Alberta is exercising caution—and warning the rest of Canada to do the same—as the high-momentum region transitions tactically toward a clean-energy economy.
Under new leadership, the Province has launched a political campaign targeting the nation’s approach clean-tech.
Called “Tell the Feds,” the campaign under Premier Danielle Smith opposes Ottawa’s proposed electricity regulations, which they claim are too aggressive could make electricity unreliable and unaffordable for citizens already struggling with rising costs of living.
Smith’s campaign cites a $1.7 trillion expected cost to achieve a net zero grid by 2035—a fragile grid that she warns may leave our power system dependent on intermittent sources like solar and wind.
Many mistake this position for being anti-cleantech, but Smith strongly supports green energy solutions such as hydrogen-based technology.
The Premier’s stance is that Canada ought execute its energy grid transition over a longer period of time.
“Ottawa’s carbon-neutral goals can be achieved by 2050 with a lower tax and utility burden on Canadians,” the campaign posits. “Changing over our electricity system in 27 years is much more practical and affordable than rushing to do it in just 12 years.”
Smith points out that Alberta reduced electricity emissions by 53% from 2005 to 2021 and is already an active adopter of alternative energies like solar.
“We are already Canada’s wind and solar leader, and will add a lot of new generation by 2035—but wind and solar are intermittent sources,” the campaign reads. “With electricity demand set to soar by 2050, we need a diverse mix of generation options—intermittent and base-load—to prevent future blackouts and keep a reliable grid.”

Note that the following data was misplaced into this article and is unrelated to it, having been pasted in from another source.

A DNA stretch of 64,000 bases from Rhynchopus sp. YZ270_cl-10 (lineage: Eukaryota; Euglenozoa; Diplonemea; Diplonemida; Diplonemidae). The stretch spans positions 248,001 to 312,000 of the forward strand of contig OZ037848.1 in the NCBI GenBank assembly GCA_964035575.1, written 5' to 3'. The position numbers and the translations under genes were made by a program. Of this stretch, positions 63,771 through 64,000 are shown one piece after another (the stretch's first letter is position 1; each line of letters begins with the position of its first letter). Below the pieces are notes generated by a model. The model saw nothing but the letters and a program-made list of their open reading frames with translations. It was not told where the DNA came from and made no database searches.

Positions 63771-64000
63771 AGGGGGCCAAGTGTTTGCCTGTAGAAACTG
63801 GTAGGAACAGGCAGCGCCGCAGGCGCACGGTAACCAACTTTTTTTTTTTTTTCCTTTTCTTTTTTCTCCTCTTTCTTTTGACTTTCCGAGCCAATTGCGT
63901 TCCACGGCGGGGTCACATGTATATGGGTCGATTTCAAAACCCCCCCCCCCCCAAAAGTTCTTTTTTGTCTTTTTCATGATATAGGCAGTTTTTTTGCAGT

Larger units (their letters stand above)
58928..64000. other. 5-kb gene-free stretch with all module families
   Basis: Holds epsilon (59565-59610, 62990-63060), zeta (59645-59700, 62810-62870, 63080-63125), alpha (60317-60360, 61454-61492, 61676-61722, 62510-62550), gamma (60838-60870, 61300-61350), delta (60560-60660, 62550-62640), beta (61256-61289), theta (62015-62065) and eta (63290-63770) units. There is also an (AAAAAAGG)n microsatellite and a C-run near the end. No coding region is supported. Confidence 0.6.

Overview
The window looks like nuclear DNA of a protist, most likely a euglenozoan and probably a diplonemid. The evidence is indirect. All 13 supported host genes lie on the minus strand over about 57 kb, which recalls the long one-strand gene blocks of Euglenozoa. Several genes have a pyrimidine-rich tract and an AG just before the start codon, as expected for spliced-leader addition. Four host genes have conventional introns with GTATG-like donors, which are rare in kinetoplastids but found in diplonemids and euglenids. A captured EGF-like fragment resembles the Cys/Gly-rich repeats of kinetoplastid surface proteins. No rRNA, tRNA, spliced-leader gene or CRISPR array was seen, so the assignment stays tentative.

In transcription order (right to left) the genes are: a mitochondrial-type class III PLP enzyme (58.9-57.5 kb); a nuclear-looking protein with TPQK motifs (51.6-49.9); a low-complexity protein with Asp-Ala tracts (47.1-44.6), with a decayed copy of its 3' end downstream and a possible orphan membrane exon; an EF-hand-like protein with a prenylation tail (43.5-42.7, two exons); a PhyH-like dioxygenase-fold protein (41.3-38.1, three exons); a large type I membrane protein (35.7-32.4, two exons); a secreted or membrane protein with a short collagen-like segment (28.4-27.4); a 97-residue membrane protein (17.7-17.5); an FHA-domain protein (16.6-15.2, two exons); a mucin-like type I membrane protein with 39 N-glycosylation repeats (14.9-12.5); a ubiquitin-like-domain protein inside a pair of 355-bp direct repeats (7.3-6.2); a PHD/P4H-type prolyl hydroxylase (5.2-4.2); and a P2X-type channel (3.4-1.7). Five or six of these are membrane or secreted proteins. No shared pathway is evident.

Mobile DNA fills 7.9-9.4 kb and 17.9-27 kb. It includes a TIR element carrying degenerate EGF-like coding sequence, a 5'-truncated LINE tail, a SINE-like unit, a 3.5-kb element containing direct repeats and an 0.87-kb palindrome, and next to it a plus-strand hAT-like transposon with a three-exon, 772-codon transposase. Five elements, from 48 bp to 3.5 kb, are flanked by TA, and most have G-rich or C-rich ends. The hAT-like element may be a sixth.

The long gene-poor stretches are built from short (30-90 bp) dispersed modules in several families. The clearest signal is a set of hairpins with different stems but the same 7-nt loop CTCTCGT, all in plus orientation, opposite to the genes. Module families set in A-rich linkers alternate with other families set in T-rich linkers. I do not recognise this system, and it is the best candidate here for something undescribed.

According to Smith, Alberta is discussing with the federal government how to bring Ottawa’s efforts to decarbonize the economy in line with Alberta’s Emissions Reduction and Energy Development Plan.
If this alignment is not achieved, she says, Alberta will chart its own path to ensuring the province has a reliable and affordable electric power grid.
For now, Alberta’s aim is to cultivate the development of clean-tech innovation rather than implement current lacklustre solutions.
This will be accomplished, according to the Province, via high-efficiency natural gas base-load while “incentivizing innovative clean technologies like carbon capture, utilization, and storage-abated natural gas generation, small modular reactors, and hydrogen generation.”
The region of Alberta is home to a range of clean-tech innovators including Arolytics, Eavor, CleanO2 Carbon Capture Technologies, Future Fields, Innervision Wellbore Technologies, SolarSteam, and Summit Nanotech, as well as ecosystem-supporting organizations such as the Alberta Ministry of Agriculture and Irrigation, Emissions Reduction Alberta, Energy Futures Lab, Southern Alberta Institute of Technology, and Startup TNT.